July 06, 2015

On the way to personal ray guns, a 650 pound squad level ten kilowatt combat laser

Boeing's new Compact Laser Weapon System (LWS) breaks down into four parts, each transportable by one or two Marines. Boeing says these components include:

* a battery
* a water-cooled chiller
* a commercially available fiber laser
* an upgraded beam director, weighing 40% less than a previous model.

In total, the system weighs about 650 pounds and would probably be operated by a squad of eight to 12 soldiers or Marines.

Able to be assembled in just 15 minutes, LWS is capable of generating an energy beam of up to 10 kilowatts that can, depending on the power level, be used to acquire, track, and identify a target -- or even destroy it -- at ranges of at least 22 miles. The weapon is designed specifically to track and attack moving aerial targets such as incoming artillery rounds, and low-flying aircraft and unmanned aerial vehicles.

Setting Up a compact laser weapon ststem at marine squad tactics exercise in Yuma, Arizona. Image Source: USMC.

NASA Dawn in second orbit around Ceres after recovering from system anomaly

NASA's Dawn spacecraft is healthy and stable, after experiencing an anomaly in the system that controls its orientation. It is still in its second mapping orbit 2,700 miles (4,400 kilometers) above dwarf planet Ceres.

On June 30, shortly after turning on its ion engine to begin the gradual spiral down to the next mapping orbit, its protective software detected the anomaly. Dawn responded as designed by stopping all activities (including thrusting), reconfiguring its systems to safe mode and transmitting a radio signal to request further instructions. On July 1 and 2, engineers made configuration changes needed to return the spacecraft to its normal operating mode. The spacecraft is out of safe mode, using the main antenna to communicate with Earth.

Dawn will remain at its current orbital altitude until the operations team has completed an analysis of what occurred and has updated the flight plan.

Because of the versatility of Dawn's ion propulsion system and the flexibility of the mission's plan for exploring Ceres, there is no special "window" for starting or completing the spiral to the third mapping orbit. The plans for the third and fourth mapping orbits can be shifted to new dates without significant changes in objectives or productivity.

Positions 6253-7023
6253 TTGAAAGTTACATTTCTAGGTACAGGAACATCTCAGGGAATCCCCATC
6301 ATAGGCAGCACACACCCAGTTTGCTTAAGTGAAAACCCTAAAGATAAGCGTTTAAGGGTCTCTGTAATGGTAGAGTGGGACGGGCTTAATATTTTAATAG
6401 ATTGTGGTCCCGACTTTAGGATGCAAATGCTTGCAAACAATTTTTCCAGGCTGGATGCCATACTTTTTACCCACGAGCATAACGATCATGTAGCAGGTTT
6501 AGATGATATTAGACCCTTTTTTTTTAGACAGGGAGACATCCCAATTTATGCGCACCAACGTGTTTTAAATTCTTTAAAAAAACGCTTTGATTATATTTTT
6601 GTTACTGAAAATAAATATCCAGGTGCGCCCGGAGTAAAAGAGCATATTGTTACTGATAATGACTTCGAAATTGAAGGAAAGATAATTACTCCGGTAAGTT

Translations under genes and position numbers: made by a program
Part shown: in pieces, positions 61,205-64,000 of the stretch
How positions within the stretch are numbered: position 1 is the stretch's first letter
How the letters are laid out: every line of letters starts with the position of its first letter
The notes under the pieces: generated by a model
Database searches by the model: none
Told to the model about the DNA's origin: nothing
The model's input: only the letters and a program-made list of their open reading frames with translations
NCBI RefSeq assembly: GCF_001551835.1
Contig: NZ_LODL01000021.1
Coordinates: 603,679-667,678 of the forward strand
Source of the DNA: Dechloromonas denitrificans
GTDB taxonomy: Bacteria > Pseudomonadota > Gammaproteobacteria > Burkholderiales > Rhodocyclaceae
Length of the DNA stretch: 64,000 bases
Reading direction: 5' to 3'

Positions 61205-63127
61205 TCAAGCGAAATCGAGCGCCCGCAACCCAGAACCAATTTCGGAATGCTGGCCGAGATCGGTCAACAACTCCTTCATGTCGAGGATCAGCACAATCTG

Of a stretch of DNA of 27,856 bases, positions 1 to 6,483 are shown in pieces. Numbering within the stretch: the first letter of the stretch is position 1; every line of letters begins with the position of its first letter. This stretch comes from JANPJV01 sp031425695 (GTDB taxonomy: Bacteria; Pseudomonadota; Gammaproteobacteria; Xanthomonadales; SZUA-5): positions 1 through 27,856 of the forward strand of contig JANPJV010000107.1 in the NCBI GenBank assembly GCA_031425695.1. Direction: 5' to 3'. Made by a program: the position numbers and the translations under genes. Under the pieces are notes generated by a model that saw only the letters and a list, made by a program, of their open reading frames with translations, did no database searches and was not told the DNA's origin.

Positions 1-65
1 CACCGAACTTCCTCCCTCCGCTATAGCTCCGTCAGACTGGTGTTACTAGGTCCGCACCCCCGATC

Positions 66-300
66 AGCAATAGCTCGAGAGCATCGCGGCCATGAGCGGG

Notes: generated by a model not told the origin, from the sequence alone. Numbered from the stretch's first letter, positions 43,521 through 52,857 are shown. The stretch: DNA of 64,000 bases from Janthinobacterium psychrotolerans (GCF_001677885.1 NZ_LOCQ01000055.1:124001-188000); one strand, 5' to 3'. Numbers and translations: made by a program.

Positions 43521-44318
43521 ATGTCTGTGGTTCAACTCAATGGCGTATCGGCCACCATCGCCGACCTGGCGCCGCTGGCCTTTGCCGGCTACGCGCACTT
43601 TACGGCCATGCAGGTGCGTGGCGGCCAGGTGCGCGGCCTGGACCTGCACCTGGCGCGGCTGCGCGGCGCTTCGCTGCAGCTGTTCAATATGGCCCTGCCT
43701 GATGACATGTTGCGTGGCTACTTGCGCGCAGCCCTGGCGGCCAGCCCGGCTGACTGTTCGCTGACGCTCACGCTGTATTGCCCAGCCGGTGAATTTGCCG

The third mapping orbit will be 1474 km or 900 miles (three times closer than now).
the fourth mapping orbit will be 374 km or 230 miles (12 times closer than now).

A new video animation of dwarf planet Ceres, based on images taken by NASA's Dawn spacecraft, provides dramatic flyover views of this heavily cratered, mysterious world. The images come from Dawn's first mapping orbit at Ceres, at an altitude of 8,400 mile (13,600 kilometers), as well as navigational images taken from 3,200 miles (5,100 kilometers) away. The images provided information for a three-dimensional terrain model. The vertical dimension has been exaggerated by a factor of two, and a star field has been added in the background.

NASA releases more photos from Pluto

These are the most recent high-resolution views of Pluto sent by NASA’s New Horizons spacecraft, including one showing the four mysterious dark spots on Pluto that have captured the imagination of the world. The Long Range Reconnaissance Imager (LORRI) obtained these three images between July 1 and 3 of 2015, prior to the July 4 anomaly that sent New Horizons into safe mode.

The left image shows, on the right side of the disk, a large bright area on the hemisphere of Pluto that will be seen in close-up by New Horizons on July 14. The three images together show the full extent of a continuous swath of dark terrain that wraps around much of Pluto’s equatorial region. The western end of the swath (right image) breaks up into a series of striking dark regularly-spaced spots, each hundreds of miles in size, which were first detected in New Horizons images taken in late June. Intriguing details are beginning to emerge in the bright material north of the dark region, in particular a series of bright and dark patches that are conspicuous just below the center of the disk in the right image. In all three black-and-white views, the apparent jagged bottom edge of Pluto is the result of image processing. The inset shows Pluto’s orientation, illustrating its north pole, equator, and central meridian running from pole to pole.

The color version of the July 3 LORRI image was created by adding color data from the Ralph instrument gathered earlier in the mission.

New Horizons Closest Approach to Pluto will be: 7:49:57 a.m. EDT, July 14, 2015

China's high speed rail construction accelerates again to boost slowing economy

An update on China's high speed rail and regular construction

2015 the total length of railways in service would reach 120,000 kilometers,
2015 total length of high speed rail in operation would be 18,000 kilometers.
At the end of 2014, total length of railways in service reached 112,000 kilometers
70,000 kilometers of rail was in the central and western areas at the end of 2014
16,000 kilometers of high speed rail was in operation at the end of 2014